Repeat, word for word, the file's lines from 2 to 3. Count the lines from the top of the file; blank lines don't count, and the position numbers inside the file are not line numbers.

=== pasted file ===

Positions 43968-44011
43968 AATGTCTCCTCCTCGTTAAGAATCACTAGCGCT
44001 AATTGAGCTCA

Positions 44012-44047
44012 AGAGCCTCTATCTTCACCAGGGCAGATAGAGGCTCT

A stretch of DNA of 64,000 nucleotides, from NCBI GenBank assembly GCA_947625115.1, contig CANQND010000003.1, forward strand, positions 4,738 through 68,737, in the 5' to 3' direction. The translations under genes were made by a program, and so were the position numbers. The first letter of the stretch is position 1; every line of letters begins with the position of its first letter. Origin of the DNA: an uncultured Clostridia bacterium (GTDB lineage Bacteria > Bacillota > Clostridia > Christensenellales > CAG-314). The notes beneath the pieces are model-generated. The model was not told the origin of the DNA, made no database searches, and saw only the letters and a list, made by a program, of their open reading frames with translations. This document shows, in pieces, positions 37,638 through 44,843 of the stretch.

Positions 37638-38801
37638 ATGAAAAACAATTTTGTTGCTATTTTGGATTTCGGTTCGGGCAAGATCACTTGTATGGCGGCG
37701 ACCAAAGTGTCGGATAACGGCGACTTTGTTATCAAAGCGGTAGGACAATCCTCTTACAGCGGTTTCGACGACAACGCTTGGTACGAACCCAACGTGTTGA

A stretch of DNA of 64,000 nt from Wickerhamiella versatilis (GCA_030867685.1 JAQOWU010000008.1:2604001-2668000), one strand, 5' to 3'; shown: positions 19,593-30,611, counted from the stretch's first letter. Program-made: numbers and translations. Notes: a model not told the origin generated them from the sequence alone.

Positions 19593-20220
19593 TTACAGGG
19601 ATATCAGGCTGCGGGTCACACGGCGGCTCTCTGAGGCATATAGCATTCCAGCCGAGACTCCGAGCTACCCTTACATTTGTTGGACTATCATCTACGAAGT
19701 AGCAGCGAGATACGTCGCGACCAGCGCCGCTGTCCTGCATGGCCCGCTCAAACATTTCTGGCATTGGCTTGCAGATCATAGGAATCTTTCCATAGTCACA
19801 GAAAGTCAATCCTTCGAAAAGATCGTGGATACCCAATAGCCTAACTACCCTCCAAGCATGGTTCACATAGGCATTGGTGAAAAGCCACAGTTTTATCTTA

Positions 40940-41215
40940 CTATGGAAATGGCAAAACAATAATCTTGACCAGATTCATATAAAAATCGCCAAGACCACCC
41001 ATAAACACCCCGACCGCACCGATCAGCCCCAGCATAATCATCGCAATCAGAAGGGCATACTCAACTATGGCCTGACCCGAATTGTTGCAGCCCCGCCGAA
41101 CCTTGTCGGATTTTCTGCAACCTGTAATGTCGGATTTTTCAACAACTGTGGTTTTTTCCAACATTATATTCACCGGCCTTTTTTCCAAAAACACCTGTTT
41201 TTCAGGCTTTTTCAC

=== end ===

43968 AATGTCTCCTCCTCGTTAAGAATCACTAGCGCT
44001 AATTGAGCTCA